Most students find that this assignment is more time consuming than previous assignments. Start early!

Create a symbol table data type whose keys are two-dimensional points.
Use a *2d-tree* to support
efficient *range search* (find all of the points contained
in a query rectangle) and *nearest neighbor search* (find a
closest point to a query point).
2d-trees have numerous applications, ranging from classifying astronomical objects
to computer animation to speeding up neural networks to mining data to image retrieval.

**Geometric primitives.**
To get started, use the following geometric primitives for points and
axis-aligned rectangles in the plane.

Use the immutable data type Point2D
(part of `algs4.jar`) for points in the plane.
Here is the subset of its API that you may use:

Use the immutable data type RectHV (part ofpublic class Point2D implements Comparable<Point2D> {public Point2D(double x, double y)// construct the point (x, y)public double x()// x-coordinatepublic double y()// y-coordinatepublic double distanceSquaredTo(Point2D that)// square of Euclidean distance between two pointspublic int compareTo(Point2D that)// for use in an ordered symbol tablepublic boolean equals(Object that)// does this point equal that object?public String toString()// string representation}

Do not modify these data types.public class RectHV {public RectHV(double xmin, double ymin,// construct the rectangle [xmin, xmax] x [ymin, ymax]double xmax, double ymax)public double xmin()// minimum x-coordinate of rectanglepublic double ymin()// minimum y-coordinate of rectanglepublic double xmax()// maximum x-coordinate of rectanglepublic double ymax()// maximum y-coordinate of rectanglepublic boolean contains(Point2D p)// does this rectangle contain the point p (either inside or on boundary)?public boolean intersects(RectHV that)// does this rectangle intersect that rectangle (at one or more points)?public double distanceSquaredTo(Point2D p)// square of Euclidean distance from point p to closest point in rectanglepublic boolean equals(Object that)// does this rectangle equal that object?public String toString()// string representation}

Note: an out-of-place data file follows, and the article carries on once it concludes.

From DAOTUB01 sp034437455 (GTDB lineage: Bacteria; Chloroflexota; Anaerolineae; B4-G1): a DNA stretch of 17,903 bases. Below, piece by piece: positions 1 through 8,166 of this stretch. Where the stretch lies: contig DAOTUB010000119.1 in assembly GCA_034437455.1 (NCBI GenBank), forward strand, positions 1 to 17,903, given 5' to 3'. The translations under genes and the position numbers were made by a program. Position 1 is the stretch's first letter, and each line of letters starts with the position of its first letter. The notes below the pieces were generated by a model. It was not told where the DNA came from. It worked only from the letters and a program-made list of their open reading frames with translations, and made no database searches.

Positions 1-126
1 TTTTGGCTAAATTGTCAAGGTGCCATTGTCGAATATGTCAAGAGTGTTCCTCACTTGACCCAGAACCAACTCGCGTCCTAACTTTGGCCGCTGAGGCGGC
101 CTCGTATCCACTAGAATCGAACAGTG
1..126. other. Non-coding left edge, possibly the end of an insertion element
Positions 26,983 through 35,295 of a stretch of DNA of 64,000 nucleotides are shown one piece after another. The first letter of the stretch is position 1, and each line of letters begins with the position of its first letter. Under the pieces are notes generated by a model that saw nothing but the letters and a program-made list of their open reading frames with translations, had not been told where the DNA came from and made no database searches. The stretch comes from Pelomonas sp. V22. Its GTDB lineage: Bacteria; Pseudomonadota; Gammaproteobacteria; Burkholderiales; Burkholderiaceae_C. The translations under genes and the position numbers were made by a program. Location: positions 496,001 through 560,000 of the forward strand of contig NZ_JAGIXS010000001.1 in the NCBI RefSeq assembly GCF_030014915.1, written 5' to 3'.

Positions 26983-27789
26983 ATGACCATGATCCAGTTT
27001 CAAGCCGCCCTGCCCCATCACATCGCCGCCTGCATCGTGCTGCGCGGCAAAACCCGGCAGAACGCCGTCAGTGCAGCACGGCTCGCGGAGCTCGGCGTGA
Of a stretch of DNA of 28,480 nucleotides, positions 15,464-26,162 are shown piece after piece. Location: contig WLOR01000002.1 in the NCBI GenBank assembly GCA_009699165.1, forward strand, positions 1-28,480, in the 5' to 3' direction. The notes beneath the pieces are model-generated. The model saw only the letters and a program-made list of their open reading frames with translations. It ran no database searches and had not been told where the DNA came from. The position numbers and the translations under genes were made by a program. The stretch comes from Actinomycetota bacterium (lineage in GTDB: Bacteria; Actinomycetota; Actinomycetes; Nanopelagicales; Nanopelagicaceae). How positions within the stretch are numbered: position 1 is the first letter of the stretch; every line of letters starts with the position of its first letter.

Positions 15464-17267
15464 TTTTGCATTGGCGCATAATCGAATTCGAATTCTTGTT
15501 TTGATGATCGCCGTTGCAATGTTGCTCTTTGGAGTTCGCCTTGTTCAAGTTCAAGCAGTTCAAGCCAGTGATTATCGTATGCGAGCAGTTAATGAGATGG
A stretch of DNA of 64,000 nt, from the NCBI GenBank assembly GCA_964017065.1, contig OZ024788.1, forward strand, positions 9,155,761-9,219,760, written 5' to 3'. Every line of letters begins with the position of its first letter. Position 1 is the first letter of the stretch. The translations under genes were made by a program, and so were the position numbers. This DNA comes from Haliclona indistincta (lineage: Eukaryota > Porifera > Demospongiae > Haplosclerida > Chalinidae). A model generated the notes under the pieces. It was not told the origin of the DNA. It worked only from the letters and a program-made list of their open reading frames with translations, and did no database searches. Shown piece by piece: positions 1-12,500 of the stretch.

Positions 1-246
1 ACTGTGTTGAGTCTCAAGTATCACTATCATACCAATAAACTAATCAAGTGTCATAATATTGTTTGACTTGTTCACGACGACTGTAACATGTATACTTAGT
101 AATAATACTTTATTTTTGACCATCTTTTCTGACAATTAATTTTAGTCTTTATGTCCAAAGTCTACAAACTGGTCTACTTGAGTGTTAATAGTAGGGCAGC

**Brute-force implementation.**
Write a mutable data type `PointST.java` that is symbol table with `Point2D`.
Implement the following API by using a red-black BST (using either `RedBlackBST` from `algs4.jar`
or `java.util.TreeMap`); do not implement your own red-black BST.

public class PointST<Value> {public PointST()// construct an empty symbol table of pointspublic boolean isEmpty()// is the symbol table empty?public int size()// number of pointspublic void put(Point2D p, Value val)// associate the value val with point ppublic Value get(Point2D p)// value associated with point ppublic boolean contains(Point2D p)// does the symbol table contain point p?public Iterable<Point2D> points()// all points in the symbol tablepublic Iterable<Point2D> range(RectHV rect)// all points that are inside the rectanglepublic Point2D nearest(Point2D p)// a nearest neighbor to point p; null if the symbol table is emptypublic static void main(String[] args)// unit testing (required)}

**2d-tree implementation.**
Write a mutable data type `KdTreeST.java` that uses a 2d-tree to
implement the same API (but renaming `PointST` to `KdTreeST`).
A *2d-tree* is a generalization of a BST to two-dimensional keys.
The idea is to build a BST with points in the nodes,
using the *x*- and *y*-coordinates of the points
as keys in strictly alternating sequence, starting with the *x*-coordinates.

*Search and insert.*The algorithms for search and insert are similar to those for BSTs, but at the root we use the*x*-coordinate (if the point to be inserted has a smaller*x*-coordinate than the point at the root, go left; otherwise go right); then at the next level, we use the*y*-coordinate (if the point to be inserted has a smaller*y*-coordinate than the point in the node, go left; otherwise go right); then at the next level the*x*-coordinate, and so forth.

insert (0.7, 0.2)insert (0.5, 0.4)insert (0.2, 0.3)insert (0.4, 0.7)insert (0.9, 0.6)